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“Gender identity refers to a person’s sense of fitting into social categories”: Wisdom for the Youth of Today from GIRES (Gender Identity Research and Education Society)

Originally posted at GenderTrender

The following gems are excerpted from GIRES’ submission to the proposed new NHS Service Specification (“treatment guidelines” to you and me) for the UK Gender Identity Development Service for Children and Adolescents (GIDS). The ‘fitting-youth-into-social-sex-categories-development-service’ in question operates out of the Tavistock and Portman facility and is run by Dr. Polly Carmichael.

The clinic, which attempts to treat children who are disturbed by sex-based social roles with pharmaceuticals, has quietly posted two items on their website for public feedback without notifying the press or public. The deadline for replies is April 20.

The first item is a ‘Policy Proposal’ which quite sensibly rejects lowering the age for cross-sex hormones below the age of sixteen in the UK. This is a response to transgender industry and activist lobbying to allow permanent irreversible changes to be performed on children below the age of legal consent.

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The right way for women to disappear

Originally posted at Glosswatch

For a long time I have felt a parallel can be made between eating disorders and gender confirmation surgery as forms of self-harming body modification. It’s not a comparison I make lightly, just for the hell of it. Indeed, every time I’ve made it, I’ve had to put up with the ritual public Shaming of the TERF, alongside the trivialisation of a condition which led to several long-term hospitalisations against the “realness” of true gender dysphoria. It’s been suggested to me that anorexia is an attempt to “express your feels” as opposed to the real suffering of “having a skin that metaphorically itches all the time” (as if anyone who’s ever had anorexia would not understand that!). A piece I wrote about the inappropriateness of positioning female body hatred within the context of “cis-ness” got me to Level 2 on the Blockbot. According to the official narrative, anorexia is at best mental illness, at worst vanity; transness, on the other hand, is politically radical, unquestionably authentic and quite incomprehensible to “the cis”.

A woman who starves puberty into remission is sick, so sick you can section her, decree her officially incapable of knowing what her own body needs.  One who drugs puberty into remission is not sick; she is, on the contrary, a mystic emissary from Planet Gender. Her – his, their – word is law. A woman who, like me, tries to kill herself because no amount of starvation will make her breasts fully disappear is considered mad. One who merely threatens to kill herself should no surgeon be willing to slice off her breasts for her – well, that person is merely a victim of medical gatekeeping.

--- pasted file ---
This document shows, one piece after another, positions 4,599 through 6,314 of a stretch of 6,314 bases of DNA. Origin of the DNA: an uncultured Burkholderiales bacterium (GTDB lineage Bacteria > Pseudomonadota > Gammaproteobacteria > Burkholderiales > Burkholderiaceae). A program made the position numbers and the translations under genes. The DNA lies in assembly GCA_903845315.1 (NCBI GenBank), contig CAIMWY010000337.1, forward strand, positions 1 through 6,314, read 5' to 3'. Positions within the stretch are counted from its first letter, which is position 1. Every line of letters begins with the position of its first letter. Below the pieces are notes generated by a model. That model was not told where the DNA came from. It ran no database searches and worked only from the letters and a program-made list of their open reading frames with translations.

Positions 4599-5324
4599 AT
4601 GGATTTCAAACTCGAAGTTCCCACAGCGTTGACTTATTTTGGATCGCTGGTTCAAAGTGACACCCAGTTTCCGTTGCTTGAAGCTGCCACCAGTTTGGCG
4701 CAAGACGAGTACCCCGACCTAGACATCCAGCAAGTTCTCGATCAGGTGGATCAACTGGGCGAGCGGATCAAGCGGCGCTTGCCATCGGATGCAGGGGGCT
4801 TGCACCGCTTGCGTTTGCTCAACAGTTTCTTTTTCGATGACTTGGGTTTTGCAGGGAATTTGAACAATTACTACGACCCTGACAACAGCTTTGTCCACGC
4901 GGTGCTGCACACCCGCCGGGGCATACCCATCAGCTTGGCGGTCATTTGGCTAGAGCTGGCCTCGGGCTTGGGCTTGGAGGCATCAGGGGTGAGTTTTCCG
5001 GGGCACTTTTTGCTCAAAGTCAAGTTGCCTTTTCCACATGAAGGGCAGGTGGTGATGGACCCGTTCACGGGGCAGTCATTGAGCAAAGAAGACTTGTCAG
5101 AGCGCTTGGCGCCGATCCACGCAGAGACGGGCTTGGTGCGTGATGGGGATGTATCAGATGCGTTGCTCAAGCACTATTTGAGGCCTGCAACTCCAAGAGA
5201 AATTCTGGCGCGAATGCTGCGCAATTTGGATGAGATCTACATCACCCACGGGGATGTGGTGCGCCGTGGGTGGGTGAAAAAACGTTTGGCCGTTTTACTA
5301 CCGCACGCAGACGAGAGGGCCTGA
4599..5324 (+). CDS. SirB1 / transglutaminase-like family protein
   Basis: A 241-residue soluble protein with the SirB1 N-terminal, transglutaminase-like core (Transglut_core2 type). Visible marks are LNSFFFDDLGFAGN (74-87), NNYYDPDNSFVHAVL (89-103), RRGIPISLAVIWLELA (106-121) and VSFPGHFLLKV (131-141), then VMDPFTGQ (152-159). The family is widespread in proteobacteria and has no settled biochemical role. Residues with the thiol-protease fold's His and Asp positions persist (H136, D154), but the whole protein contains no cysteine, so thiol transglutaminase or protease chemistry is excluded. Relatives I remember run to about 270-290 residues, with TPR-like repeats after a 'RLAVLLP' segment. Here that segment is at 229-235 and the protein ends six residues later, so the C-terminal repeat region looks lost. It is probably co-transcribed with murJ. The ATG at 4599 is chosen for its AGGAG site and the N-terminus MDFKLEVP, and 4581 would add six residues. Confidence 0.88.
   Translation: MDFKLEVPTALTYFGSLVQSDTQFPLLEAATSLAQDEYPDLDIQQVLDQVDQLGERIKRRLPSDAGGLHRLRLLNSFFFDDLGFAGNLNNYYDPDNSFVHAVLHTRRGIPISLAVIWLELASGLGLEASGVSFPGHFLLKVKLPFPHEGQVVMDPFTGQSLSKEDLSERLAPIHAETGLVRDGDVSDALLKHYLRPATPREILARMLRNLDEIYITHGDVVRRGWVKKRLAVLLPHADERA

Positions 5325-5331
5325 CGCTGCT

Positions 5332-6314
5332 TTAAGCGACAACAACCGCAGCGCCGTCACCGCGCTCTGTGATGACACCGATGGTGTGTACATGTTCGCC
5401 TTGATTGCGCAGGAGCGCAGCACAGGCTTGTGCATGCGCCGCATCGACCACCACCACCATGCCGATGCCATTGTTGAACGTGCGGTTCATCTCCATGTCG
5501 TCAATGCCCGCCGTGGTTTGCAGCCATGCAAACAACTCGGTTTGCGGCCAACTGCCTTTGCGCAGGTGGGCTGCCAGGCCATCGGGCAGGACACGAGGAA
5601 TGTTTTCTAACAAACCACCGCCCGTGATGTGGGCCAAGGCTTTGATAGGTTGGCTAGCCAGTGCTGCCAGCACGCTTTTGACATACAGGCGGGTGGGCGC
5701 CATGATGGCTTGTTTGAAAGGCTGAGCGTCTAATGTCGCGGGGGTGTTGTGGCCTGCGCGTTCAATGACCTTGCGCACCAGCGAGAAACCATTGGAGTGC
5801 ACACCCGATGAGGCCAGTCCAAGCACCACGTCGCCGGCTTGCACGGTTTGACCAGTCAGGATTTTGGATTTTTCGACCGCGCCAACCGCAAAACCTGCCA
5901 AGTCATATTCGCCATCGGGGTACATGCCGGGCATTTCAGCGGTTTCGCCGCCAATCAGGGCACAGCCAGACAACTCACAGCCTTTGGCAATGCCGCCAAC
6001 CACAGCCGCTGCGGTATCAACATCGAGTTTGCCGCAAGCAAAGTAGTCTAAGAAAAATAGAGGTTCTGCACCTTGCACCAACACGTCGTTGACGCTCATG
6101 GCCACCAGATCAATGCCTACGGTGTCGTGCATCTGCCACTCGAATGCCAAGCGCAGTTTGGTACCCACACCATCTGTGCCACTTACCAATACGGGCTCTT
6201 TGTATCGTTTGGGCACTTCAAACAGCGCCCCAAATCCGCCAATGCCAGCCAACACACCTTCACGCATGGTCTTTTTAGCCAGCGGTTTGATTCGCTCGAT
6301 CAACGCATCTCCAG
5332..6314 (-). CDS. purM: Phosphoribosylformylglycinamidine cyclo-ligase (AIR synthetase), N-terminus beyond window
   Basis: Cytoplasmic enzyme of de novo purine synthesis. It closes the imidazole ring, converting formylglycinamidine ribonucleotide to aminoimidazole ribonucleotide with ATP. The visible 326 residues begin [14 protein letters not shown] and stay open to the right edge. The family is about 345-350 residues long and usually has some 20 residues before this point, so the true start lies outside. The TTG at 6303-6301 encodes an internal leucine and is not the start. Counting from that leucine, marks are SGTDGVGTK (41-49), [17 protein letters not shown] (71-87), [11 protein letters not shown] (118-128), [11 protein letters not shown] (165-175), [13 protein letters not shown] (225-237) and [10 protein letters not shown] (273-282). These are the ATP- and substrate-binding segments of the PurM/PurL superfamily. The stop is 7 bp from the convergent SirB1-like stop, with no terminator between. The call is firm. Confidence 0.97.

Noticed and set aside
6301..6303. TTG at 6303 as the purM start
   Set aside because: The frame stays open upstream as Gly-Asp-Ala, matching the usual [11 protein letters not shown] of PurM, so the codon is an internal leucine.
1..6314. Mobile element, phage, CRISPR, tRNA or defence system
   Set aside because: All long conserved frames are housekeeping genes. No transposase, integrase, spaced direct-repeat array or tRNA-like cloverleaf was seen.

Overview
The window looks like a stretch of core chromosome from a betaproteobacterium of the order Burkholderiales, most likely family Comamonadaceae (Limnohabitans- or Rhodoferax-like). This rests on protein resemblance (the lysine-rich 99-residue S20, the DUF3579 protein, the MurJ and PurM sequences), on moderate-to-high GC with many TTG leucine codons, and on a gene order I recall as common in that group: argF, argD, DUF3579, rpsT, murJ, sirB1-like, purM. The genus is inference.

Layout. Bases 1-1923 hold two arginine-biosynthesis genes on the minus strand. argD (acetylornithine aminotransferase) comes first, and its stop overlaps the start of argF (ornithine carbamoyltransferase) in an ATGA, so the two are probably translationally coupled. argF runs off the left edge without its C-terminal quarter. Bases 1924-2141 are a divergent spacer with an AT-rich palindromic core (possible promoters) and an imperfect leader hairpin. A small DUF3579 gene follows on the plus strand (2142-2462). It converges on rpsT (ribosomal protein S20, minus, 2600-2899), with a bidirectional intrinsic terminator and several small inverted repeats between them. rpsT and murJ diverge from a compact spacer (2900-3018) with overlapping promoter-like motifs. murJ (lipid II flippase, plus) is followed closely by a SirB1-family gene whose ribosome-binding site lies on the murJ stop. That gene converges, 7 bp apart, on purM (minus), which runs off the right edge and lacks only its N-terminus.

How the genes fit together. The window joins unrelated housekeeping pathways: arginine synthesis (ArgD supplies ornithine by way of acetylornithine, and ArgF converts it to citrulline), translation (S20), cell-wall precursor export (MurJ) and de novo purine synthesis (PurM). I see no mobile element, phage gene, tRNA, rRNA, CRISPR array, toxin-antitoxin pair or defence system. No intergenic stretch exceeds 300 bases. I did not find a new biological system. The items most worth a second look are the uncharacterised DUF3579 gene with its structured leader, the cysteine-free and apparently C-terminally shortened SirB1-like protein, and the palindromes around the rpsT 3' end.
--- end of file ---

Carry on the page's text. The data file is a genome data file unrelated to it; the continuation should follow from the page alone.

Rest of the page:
Why is this?

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Woman’s Hour On Teenage Girls At Tavistock Clinic

Originally posted at Transgender Trend

1,398 children and adolescents have been referred to the Tavistock Clinic this year (compared to 697 last year) and of that number almost 1,000 are girls. Girls have been over-represented at the clinic for the past five years, with the disparity between boys and girls increasing year on year.

Throughout their interview, both Polly Carmichael and Bernadette Wren from the Tavistock clinic referenced the “social revolution” and the rapidly changing context within which teenage girls are making the decision to transition. Various points were made, such as the fact that people are much more accepting now and we live in a world where people surgically alter their bodies, a possibility which did not previously exist. Dr Wren’s view: “I don’t think we should necessarily take a negative view of this” was echoed in her neutral stance on the “phenomenal unexpected increase” in the number of girls referred to the Tavistock this year: “it’s not for us to approve or disapprove.”

Although it was reassuring to hear that the clinicians see their job in terms of “holding” these girls, enabling them to “get on with their lives without necessarily jumping into the physical interventions,” we feel there does need to be an ethical debate about whether this is a positive or negative development, given that we are talking about medically unnecessary invasive interference with healthy bodies, with some irreversible effects and a lack of research on the long-term health effects. This is not something about which we can afford to be neutral. Use of terms like “social revolution” make it very clear that the recent transgender phenomenon is sold as a social justice cause rather than a medical one, but those adolescents caught up in it will nevertheless be medical patients for life as long as they identify as transgender.